My friends brought me one night to Quartiere Coppedè, not far from Villa Borghese and from the upscale Parioli district. Nearby is the celebrated Piper, one of Italy’s most sought night clubs.

I was absolutely fascinated by this architectural and urbanistic jewel, about a century old, consisting in a majestic arch, a square (Piazza Mincio) with a fantastically ornate fountain (The Frogs’ Fountain, where the fab Beatles took a bath in 1965!), and a series of fanciful Art Nouveau buildings, decorated statues, reliefs, mosaics, frescoes, towers…Ancient Roman, Medieval, Renaissance, and Baroque elements blending in a unique harmony.

All this in a quiet November night, lit by the full moon.

Eagles, lions, sphynxes, cocks, a lovely vision of Medieval Florence, a sundial, the portraits of Dante and Boccaccio, the two major Florentine poets. The whimsical alchemy of all these elements brought me in just few seconds into a timeless world.

The author of this dreamlike urban ensemble was the Florentine architect Gino Coppedè (1866 – 1927), man of vast culture, with a profound interest for all things esoteric, familiar with the language and symbols of alchemy and freemasonry.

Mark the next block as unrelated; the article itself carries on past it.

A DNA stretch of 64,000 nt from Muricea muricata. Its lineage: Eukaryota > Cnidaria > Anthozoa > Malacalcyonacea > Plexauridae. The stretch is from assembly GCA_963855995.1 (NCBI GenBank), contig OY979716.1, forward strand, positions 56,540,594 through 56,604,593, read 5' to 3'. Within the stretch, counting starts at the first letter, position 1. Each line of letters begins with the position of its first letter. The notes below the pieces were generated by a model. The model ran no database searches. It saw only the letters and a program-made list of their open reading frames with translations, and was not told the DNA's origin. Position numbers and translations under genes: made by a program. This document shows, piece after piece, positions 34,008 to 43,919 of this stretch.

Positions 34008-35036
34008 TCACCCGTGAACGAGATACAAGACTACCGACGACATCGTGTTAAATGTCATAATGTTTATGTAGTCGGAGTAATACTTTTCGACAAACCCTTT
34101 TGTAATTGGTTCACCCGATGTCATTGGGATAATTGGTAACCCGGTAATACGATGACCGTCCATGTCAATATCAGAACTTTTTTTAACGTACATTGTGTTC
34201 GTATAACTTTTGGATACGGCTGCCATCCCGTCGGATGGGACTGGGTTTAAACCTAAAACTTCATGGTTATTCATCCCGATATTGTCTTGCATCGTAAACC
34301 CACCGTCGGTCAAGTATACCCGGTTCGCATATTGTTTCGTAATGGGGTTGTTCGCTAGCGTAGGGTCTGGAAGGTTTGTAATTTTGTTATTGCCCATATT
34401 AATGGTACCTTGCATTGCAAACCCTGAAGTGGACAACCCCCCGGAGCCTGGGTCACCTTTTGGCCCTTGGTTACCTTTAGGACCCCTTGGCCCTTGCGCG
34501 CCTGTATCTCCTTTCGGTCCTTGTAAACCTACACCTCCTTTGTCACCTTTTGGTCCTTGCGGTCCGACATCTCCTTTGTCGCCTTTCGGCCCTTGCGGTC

On one hand, the not-initiated visitor (like me!) can simply admire the elegance of details, the exquisite decorations, imagine to be a resident here (the interiors are as accurate and sophisticated eclectic as the outside, with Pompeian decorations in the bathrooms, faience in the kitchen…).

The most famous person who had the luck of living here for thirty years (1927-1957) was the Italian tenor Beniamino Gigli. The site, mysterious as it is, was used as a location for celebrated terror movies, such as Dario Argento’s The Bird with the Crystal Plumage, and Inferno. More recently, Ridley Scott used Quartiere Coppedè for the opening scene of his House of Gucci.

On the other hand, the curious traveler can dig a bit further into the arcane symbolisms, detecting the underground current of thought which links the triumphal arch at the entrance, the eight frogs on the fountain, the six eagles, the cock with the three dice, the sundial, the portraits of Dante and Boccaccio. Nothing is casual, neither the numbers, nor the figures: the whole complex epitomizes the initiatory journey of the man/architect/creator towards a higher level of conscience and perfection.

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